Hisense introduces new ULED TVs to South Africa


“Don’t go into too much detail,” Dane said, when I got handed this press release. “Just say that you can buy this thing and that it costs [x] amount of money”. But Dane knows about my excitement for the 4K revolution, and the arrival of HDR monitors, and I don’t know if I can stomach talking about this technology less. Hisense South Africa yesterday announced that their new quantum dot ULED televisions with HDR are now available for purchase, starting in September 2016. Their full ULED range now comprises of five TVs ranging from 55-inch designs all the way to a 70-inch behemoth, three of which are new. Hit the jump for more.

Hsense 4K ULED HDR 2016 linueup

55T910UWD 55K760 55M7000 65M7000 70M7000
Resolution 3840 x 2160 3840 x 2160 3840 x 2160 3840 x 2160 3840 x 2160
Panel type Curved Flat Flat Flat Flat
SMR support Yes Yes Yes Yes Yes
Contrast ratio (claimed) 4000:1 3500:1 4000:1 4000:1 4000:1
3D support Yes No No No No
Smart TV app support Yes Yes Yes Yes Yes
Speakers 2x 10W 2x 10W 2x 10W 2x 15W 2x 15W
HDMI CEC support Yes Yes Yes Yes Yes
HDMI ports 4 4 4 4 4
HDMI MHL support Yes Yes Yes Yes Yes
Ethernet speed Gigabit Gigabit Gigabit Gigabit Gigabit
WiFi support Yes Yes Yes Yes Yes
USB ports 3x USB 3.0 3x USB 3.0 3x USB 3.0 3x USB 3.0 3x USB 3.0
Price (RRP) R19,999 R19,999 R14,999 R24,999 R34,999

According to Hisense South Africa’s television product manager Serena Lee, the latest ULED range is a true reflection of the quality of the company’s television offering. “Hisense worked hard to develop our unique ULED technology, with version 2.0 now found in our latest range of curved and smart 4K televisions. When compared to similar LED offerings, consumers will find a striking difference in ULED’s wider colour gamut and also in the smooth motion rate,” Lee states.

While the 55T910UWD and the 55K760 have been available since 2016, the new models are set to only start appearing in stores this month. The 55M7000, 65M7000, and 70M7000 TVs are all new designs with different panels, employing IPS-like quantum dot (QD) display technology with a ULED backlighting system. It is interesting that none of the new panels are curved or support 3D, although quantum dot displays can be made curved with little difficulty.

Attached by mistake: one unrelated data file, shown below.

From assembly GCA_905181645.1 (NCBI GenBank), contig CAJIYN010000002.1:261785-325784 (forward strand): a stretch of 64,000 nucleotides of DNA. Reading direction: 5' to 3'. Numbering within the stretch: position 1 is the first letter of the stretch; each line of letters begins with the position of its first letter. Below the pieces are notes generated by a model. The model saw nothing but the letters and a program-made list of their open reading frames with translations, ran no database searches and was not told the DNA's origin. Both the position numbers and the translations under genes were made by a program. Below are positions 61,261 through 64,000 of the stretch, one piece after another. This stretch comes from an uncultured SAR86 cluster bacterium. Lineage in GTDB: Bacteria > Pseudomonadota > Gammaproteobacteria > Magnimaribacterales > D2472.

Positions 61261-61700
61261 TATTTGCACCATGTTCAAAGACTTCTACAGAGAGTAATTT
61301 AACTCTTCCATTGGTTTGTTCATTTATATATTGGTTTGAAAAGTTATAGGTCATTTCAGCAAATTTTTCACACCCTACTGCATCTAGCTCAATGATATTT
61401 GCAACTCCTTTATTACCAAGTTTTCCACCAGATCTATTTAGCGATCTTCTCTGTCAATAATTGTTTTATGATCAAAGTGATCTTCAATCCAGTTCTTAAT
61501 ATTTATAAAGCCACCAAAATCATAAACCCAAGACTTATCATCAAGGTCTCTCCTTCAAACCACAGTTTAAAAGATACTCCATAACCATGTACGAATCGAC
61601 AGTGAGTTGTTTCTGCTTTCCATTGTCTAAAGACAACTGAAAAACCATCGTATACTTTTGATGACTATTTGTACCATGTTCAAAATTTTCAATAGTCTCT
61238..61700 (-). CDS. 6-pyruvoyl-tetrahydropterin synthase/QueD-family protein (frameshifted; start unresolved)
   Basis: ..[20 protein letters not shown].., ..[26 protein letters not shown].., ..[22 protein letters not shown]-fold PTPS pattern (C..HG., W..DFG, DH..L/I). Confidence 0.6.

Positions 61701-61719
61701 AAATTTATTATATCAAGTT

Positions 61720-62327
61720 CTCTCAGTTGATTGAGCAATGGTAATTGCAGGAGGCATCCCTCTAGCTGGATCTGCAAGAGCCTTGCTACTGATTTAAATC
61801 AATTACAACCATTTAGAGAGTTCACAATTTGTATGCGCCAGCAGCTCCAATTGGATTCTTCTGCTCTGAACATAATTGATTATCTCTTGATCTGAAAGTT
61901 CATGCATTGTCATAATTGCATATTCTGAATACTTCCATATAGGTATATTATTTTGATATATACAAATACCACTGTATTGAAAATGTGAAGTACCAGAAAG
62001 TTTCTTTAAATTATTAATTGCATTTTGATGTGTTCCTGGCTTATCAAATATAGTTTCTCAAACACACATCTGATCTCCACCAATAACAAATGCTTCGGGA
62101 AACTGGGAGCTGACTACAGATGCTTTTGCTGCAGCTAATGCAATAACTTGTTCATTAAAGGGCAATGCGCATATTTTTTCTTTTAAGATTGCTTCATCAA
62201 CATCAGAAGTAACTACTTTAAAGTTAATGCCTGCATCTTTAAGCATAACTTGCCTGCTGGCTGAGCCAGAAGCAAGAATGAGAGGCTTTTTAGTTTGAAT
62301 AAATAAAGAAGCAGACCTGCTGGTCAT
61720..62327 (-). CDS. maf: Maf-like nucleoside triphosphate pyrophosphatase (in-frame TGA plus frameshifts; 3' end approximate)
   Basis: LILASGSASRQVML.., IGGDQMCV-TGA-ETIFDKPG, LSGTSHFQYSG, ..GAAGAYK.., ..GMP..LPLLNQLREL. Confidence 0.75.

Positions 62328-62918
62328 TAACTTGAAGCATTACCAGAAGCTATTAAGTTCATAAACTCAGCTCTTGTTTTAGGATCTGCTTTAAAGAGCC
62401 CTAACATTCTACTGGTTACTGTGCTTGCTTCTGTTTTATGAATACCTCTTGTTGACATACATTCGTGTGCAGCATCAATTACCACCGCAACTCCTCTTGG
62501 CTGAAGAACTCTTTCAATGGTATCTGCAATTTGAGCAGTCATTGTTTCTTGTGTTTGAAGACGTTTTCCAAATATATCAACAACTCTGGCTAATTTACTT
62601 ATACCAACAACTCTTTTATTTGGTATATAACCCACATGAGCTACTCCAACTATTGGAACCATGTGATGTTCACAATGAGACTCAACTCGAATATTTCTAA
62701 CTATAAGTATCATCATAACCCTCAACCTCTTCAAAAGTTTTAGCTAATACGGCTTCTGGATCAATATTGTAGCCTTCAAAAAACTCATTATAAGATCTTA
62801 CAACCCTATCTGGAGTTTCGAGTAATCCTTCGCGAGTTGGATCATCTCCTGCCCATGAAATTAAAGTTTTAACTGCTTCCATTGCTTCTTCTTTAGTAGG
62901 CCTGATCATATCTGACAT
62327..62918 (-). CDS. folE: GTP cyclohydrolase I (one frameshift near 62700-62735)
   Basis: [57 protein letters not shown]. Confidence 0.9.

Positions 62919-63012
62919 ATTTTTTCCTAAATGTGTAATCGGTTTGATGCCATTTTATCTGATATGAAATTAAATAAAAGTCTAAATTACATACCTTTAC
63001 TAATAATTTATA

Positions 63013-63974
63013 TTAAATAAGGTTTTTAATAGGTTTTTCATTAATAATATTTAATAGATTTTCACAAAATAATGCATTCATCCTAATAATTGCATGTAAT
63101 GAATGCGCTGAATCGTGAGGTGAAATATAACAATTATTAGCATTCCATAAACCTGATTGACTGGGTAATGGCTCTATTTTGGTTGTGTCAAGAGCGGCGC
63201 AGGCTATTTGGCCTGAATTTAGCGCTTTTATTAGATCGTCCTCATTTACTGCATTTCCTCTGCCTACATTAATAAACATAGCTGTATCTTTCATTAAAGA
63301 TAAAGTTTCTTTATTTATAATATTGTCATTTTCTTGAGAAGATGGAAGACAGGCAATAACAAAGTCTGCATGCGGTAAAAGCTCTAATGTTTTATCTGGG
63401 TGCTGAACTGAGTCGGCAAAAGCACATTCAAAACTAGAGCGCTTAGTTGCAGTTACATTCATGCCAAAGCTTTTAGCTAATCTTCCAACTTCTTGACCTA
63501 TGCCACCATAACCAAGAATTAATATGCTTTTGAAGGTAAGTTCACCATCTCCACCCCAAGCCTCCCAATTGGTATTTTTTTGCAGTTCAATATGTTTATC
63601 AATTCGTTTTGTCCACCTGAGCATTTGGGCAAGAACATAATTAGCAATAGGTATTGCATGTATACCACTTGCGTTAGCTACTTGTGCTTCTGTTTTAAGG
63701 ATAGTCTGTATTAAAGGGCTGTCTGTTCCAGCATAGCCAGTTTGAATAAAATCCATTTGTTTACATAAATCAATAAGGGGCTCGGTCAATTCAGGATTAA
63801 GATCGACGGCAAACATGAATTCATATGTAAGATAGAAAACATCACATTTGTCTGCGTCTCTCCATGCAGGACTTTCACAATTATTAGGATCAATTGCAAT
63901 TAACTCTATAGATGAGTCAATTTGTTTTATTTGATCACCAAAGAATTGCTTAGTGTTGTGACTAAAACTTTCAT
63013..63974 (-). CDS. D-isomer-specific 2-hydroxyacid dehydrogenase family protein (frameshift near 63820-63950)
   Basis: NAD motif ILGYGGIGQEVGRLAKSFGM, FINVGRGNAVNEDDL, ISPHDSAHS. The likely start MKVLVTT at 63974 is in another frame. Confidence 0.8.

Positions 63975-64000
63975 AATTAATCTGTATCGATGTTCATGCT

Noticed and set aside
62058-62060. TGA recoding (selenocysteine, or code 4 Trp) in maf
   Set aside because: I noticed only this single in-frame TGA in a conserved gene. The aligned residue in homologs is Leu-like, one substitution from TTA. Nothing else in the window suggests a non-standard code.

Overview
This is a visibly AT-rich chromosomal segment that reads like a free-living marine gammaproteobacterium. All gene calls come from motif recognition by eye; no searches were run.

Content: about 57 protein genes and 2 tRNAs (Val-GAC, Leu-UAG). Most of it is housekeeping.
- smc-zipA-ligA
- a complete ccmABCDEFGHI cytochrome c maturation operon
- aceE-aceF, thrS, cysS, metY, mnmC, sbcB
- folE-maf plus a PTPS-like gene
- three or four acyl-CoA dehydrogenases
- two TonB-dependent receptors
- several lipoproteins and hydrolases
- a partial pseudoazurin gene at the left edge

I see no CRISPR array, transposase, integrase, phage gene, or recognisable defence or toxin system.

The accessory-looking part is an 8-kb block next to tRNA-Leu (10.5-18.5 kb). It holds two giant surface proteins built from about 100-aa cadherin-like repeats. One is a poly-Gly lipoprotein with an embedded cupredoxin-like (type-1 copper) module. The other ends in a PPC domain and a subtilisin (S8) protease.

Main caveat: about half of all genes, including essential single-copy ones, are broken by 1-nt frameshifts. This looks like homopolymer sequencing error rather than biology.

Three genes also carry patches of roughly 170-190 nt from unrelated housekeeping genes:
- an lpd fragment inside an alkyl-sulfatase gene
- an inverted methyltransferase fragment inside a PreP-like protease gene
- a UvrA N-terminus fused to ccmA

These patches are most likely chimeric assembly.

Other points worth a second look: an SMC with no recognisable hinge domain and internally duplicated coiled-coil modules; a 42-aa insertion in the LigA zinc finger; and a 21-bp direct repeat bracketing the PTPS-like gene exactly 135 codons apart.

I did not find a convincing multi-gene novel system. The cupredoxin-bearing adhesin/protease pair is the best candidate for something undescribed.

Some of you dear readers might be wondering why they’re so cheap, even at launch price. The benefit of quantum dot technology is that it’s made out of materials that aren’t rare earth minerals, so they can be produced on a massive scale with a much lower cost. The organic crystals that make up a quantum dot cell are fairly quick and easy to reproduce in the lab, and share all of the same traits as OLED technology for as much as half the production cost.

Quantum dot technology is literally going to take over the world, but at the scale they’re being produced at now, TVs and large format professional signage are the first places where they’re going to make the most impact. Thanks to the use of LED backlighting, they’re also super-efficient, consuming almost no power when mostly dark images are displayed on the panel. When displaying black on the panel, the LEDs in that local area turn off, which makes the contrast super-high. IPS and VA displays can get rekt.

If you’re looking for a suitable companion for these TVs to play 4K Blu-Ray discs, I’d suggest picking up an Xbox One S when it becomes available locally. While it is possible to pick up a cheaper 4K Blu-Ray player today like the Samsung BD-F7500, it won’t support HDR displays, and it will likely not receive the same amount of software support two years from launch.

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